Malkiel champions indexed mutual funds and ETFs, broadly diversified funds that allow an investor to capture the market’s returns while minimizing risk, which is certainly sound advice.  He consistently returns to the efficient market hypothesis, which I interpret as his way of constantly reminding the reader how hard it is to beat the market – also sound advice.  And he lays out wise principles in part four of the book (which, by the way, contains the vast majority of the information in the book that is truly useful to the average investor – though part one is a very entertaining read) such as how risk tolerance will vary by investor, how diversification between fixed-income securities and equities is crucial, and how important it is to start saving as early as possible.  But even if a person were to diligently read this book cover to cover and use it as their investment bible, I would not trust them to manage any significant portion of my wealth based on that alone – so why should a person trust themselves after reading just this book?  The bottom line is that while Malkiel’s advice is excellent, it is not a replacement for professional financial advice.  For example, the book claims that one should hold on to larger cash reserves as they grow older, but does not get any more specific than that, because one’s investment needs vary so much from person to person.  In reality, financial goals and needs are incredibly diverse, and cannot be grouped into a few brackets of different portfolio holdings based on age and income.  Malkiel has quite a pessimistic view of financial advisers and I think he dismisses them with too much ease.  While it is true that their fees can be high, any adviser worth his/her salt will not push their clients into funds for personal benefit.  And the personalized advice they can provide, not only on investments but on legal and tax matters, is well worth the fee.

A Random Walk Down Wall Street

Burton G. Malkiel’s best seller, A Random Walk Down Wall Street, makes an argument for the efficient market hypothesis and argues that individual investors have no better chance of beating the stock market than a monkey throwing darts at a dart board. His advice is for investors to just buy into funds that replicate the overall markets returns. This advice will ensure an individual of moderate returns over an extended period of time, which Malkiel claims is the best on average that individuals can do.

Burton Malkiel defends his claims by providing evidence that no other strategy has, nor will ever consistently beat these index funds that track the overall stock market as a whole. While I agree with this assertion, because as he stated, “that any truly repetitive and exploitable pattern that can be discovered in the stock market and be arbitraged away will self-destruct.” This is because as more and more people find out about this technique, such as the Dogs of the Dow, the January effect, or the Monday Afternoon pattern, then the gains will be wiped away as more people try to exploit these patterns. This will lead to investors bidding up the prices until there is no gain to be made from these trading techniques.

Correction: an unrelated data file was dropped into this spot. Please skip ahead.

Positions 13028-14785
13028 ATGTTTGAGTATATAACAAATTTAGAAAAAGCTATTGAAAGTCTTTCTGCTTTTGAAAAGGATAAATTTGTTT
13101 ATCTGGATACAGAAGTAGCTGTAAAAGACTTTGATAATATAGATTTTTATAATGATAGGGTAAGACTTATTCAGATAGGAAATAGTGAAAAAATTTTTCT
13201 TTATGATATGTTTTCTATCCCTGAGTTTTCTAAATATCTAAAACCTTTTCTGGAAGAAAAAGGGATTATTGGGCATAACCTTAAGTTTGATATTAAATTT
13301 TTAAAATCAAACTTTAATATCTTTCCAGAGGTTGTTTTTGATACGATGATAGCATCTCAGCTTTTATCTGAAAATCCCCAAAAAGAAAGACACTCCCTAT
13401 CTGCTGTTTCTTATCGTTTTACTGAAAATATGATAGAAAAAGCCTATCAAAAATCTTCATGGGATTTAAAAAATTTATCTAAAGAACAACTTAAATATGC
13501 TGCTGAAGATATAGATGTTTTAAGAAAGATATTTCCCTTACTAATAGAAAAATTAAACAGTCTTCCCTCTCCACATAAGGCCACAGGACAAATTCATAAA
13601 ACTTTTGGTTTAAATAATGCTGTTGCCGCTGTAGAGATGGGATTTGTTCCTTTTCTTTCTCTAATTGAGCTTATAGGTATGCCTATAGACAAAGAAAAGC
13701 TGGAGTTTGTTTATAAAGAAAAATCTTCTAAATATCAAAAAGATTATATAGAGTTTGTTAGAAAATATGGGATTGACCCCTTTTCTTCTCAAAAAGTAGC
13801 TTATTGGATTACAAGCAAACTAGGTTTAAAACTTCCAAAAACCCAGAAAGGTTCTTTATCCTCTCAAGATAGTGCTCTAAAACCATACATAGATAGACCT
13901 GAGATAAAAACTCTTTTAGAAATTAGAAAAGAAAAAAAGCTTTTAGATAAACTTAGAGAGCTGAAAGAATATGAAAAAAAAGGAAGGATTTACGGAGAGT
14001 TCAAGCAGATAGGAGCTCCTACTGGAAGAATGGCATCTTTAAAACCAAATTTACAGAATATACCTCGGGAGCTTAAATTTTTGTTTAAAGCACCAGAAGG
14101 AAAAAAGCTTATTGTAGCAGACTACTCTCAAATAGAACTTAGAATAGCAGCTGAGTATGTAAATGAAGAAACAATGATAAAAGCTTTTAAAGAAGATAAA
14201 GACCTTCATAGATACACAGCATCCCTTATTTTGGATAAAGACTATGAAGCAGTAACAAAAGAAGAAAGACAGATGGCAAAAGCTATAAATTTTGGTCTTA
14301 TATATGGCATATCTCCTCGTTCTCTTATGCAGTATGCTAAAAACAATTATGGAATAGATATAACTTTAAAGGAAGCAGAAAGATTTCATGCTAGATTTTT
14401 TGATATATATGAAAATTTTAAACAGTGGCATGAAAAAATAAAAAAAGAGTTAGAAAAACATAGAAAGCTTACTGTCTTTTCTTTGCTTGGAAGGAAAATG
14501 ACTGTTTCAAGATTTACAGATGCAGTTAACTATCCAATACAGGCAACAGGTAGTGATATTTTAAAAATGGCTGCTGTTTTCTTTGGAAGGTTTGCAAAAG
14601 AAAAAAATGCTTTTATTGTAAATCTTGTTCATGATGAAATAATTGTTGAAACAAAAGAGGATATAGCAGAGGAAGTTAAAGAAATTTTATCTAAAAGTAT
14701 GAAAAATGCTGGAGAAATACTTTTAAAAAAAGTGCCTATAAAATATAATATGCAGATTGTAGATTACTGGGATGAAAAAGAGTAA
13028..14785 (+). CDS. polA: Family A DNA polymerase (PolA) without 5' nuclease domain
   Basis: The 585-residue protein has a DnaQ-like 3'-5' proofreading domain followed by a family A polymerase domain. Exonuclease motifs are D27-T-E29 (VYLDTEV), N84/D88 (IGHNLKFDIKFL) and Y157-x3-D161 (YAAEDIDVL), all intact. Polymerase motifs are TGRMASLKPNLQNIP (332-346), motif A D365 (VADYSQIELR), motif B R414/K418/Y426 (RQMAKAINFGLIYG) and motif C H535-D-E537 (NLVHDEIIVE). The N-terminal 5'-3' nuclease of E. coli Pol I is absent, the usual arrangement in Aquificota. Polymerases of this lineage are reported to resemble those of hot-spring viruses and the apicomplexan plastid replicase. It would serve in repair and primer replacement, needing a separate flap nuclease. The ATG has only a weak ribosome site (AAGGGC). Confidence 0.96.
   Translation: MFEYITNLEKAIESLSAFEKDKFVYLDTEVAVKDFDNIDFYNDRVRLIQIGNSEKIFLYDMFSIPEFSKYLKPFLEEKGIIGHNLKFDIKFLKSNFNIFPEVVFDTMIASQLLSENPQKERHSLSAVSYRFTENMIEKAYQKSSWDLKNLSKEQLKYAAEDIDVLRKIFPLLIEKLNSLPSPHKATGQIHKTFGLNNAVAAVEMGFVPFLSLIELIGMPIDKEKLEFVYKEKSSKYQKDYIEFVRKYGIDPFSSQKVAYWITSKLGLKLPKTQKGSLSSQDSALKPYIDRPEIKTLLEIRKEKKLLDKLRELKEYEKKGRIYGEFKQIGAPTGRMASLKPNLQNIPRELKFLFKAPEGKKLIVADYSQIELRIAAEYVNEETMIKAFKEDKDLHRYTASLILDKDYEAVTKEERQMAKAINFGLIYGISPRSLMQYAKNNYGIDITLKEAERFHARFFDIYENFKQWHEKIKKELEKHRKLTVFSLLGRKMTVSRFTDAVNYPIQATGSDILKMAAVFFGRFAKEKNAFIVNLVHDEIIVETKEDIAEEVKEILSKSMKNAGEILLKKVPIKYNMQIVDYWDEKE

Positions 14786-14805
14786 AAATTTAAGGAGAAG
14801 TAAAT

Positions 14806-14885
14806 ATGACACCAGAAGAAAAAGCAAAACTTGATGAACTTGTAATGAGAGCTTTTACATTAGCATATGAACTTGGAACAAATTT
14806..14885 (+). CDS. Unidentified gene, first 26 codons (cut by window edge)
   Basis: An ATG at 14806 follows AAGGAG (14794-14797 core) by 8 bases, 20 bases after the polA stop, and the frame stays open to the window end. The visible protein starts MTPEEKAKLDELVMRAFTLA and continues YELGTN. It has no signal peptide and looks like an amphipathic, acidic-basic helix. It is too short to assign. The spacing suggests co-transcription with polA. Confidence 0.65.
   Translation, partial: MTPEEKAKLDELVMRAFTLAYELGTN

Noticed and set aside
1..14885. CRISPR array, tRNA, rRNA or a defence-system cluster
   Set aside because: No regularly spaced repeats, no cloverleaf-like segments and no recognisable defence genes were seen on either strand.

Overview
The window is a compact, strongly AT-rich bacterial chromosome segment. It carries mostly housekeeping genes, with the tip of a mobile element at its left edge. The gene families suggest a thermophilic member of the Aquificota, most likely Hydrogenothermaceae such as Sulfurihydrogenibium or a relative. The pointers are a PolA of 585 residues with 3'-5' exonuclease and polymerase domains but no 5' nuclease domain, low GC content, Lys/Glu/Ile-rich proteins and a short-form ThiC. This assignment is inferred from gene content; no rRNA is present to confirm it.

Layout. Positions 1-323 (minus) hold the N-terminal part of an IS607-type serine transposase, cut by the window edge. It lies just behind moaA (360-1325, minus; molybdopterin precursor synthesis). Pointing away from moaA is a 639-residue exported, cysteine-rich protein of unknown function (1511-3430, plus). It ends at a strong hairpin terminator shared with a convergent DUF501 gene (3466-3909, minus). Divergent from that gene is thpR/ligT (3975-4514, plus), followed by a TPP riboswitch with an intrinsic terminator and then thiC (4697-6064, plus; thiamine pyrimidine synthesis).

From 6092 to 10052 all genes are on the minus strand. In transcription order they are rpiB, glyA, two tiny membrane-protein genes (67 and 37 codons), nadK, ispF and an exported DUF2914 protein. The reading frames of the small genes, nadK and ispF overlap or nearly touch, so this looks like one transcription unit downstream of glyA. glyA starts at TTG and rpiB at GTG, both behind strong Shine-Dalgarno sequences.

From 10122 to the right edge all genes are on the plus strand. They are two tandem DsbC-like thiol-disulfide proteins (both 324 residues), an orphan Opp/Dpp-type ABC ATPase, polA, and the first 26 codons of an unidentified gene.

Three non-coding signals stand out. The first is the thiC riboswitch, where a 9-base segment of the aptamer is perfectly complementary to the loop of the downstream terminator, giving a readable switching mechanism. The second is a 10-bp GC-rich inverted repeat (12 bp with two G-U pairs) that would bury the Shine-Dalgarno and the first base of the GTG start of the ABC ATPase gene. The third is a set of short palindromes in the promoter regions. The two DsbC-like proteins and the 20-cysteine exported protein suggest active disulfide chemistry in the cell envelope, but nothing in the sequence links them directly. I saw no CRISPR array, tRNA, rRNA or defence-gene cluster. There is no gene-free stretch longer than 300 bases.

One point that I contest with of Malkiel’s is that all of the studies he uses to support his data incorporate trading fees which essentially wipe out the possible gains for individual investors. With the creation of websites such as Robinhood that offer $0 trades, it would be very interesting to conduct these same studies, but without the trading fees to see if his theory about individual investor never (or hardly ever) being able to beat the market as a whole. Removing these expenses will save the users tons of money and may change the results of some studies claiming that beating the market is all luck.

The main premise behind Malkiel’s book is to help individual investors maximize their potential returns of saving their money, and there is some very good advice that should be followed by all investors (such as diversification and determining appropriate risk allocation), but I do believe that there are ways in which individuals can beat the market. Investing is a gamble, and all investors must understand that they could lose some or all of their money, but by following some of the techniques Malkiel outlines, anyone can start adequately preparing for their retirement. This book is one that I recommend anyone interested in investing reads before doing so.

Why Educational Investment is Non-Negotiable

When addressing current economic issues one cannot ignore human capital, specifically investment in education. Educational outcomes strongly affect the economic growth of a country. George P. Shultz and Eric A. Hanushek, contributors for The Wall Street Journal, compared the GDP-per-capita growth rates between the years 1960 and 2000 with achievement results as determined by an international math assessment test. The majority of countries followed a straight line that revealed that as the scores on the assessment test increased so did economic growth. Although the U.S. remained above the average, this position will not hold strong for long in the future. Students of today, the labor force of the future, are no longer competitive in comparison to other developed countries. The U.S. was ranked 31st in math according to the OECD’s Programme for International Student Assessment, an alarming statistic.